Monday, 2005-08-22

Screen quickstart

This is quick basic intro to GNU Screen.

If you haven’t installed screen, do so. It rocks.

Starting up

Start screen. You’ll get a splash screen. Hit space to make it go away.

Depending on your flavour of *nix, you’ll get between 1 and n screens. First one is numbered 0. Try to switch to screen 1: Ctrl-a 1. If you get a message, create screen 1 with Ctrl-a c (create). Now you can switch back and forth between 0 and 1 with Ctrl-a 0 and Ctrl-a 1.

Want a “real” Ctrl-a? (If you’re in Emacs, you do.) Type Ctrl-a a.


Start an editor in one screen, load a file and start editing. Detach with Ctrl-a d (detach). Logout of the shell, then login again. Attach to the screen: screen -r (reattach). You should be back where you left. Continue editing.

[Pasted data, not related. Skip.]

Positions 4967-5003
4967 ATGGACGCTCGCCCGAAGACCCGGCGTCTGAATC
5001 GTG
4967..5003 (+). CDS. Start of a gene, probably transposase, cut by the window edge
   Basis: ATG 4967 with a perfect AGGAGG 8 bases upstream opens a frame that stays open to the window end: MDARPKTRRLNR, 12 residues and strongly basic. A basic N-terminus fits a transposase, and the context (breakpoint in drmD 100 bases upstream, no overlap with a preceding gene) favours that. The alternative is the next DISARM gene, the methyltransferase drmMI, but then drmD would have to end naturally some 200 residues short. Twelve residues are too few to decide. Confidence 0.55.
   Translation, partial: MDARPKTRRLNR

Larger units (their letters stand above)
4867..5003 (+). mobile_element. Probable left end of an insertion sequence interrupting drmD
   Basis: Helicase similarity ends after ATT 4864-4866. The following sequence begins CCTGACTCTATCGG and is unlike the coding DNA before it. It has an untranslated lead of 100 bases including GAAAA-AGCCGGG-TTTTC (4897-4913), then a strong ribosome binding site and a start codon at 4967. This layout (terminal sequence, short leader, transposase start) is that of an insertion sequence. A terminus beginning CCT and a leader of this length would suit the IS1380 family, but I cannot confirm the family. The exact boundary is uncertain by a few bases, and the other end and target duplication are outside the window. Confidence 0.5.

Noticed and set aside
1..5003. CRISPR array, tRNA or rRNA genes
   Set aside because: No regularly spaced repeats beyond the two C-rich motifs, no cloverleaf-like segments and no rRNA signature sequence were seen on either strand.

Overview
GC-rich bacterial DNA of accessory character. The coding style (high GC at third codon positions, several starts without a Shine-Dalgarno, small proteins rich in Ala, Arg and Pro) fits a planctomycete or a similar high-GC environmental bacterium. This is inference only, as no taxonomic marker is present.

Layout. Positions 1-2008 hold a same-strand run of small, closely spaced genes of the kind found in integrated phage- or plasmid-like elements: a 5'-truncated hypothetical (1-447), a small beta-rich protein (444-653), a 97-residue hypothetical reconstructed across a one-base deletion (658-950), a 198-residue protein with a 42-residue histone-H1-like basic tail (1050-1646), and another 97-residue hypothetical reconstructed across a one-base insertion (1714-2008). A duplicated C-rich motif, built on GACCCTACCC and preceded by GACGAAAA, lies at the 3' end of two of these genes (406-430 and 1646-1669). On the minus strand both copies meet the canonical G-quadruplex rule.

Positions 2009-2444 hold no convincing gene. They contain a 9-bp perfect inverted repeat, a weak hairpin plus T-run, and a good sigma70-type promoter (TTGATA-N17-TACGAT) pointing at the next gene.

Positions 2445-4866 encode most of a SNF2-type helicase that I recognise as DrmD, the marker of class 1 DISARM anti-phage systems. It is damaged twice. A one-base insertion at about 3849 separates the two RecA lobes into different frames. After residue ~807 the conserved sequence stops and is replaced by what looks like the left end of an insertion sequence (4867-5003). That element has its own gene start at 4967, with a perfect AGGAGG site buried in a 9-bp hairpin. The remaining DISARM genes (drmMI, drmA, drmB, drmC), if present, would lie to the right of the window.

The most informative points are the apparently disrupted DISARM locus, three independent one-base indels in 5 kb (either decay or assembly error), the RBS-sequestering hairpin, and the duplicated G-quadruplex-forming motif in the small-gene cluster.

Screen is perfect for flaky connections, you’ll be back where you left off even if you get a hangup.

You can use screen -r -d to cleanly reattach from another session.

If you want a bunch of screens at startup, edit your ~/.screenrc. Mine looks like this:

shell -$SHELL
screen -t SHELL0  0
screen -t ROOT    1
screen -t SHELL2  2
screen -t SHELL3  3
screen -t SHELL4  4
screen -t SHELL5  5

The first line starts the current $SHELL in login mode. The others set up six windows and gives them titles.

Type man screen for more info.

Happy screening!

Update: here’s a more full-featured tutorial. (Via NTK.)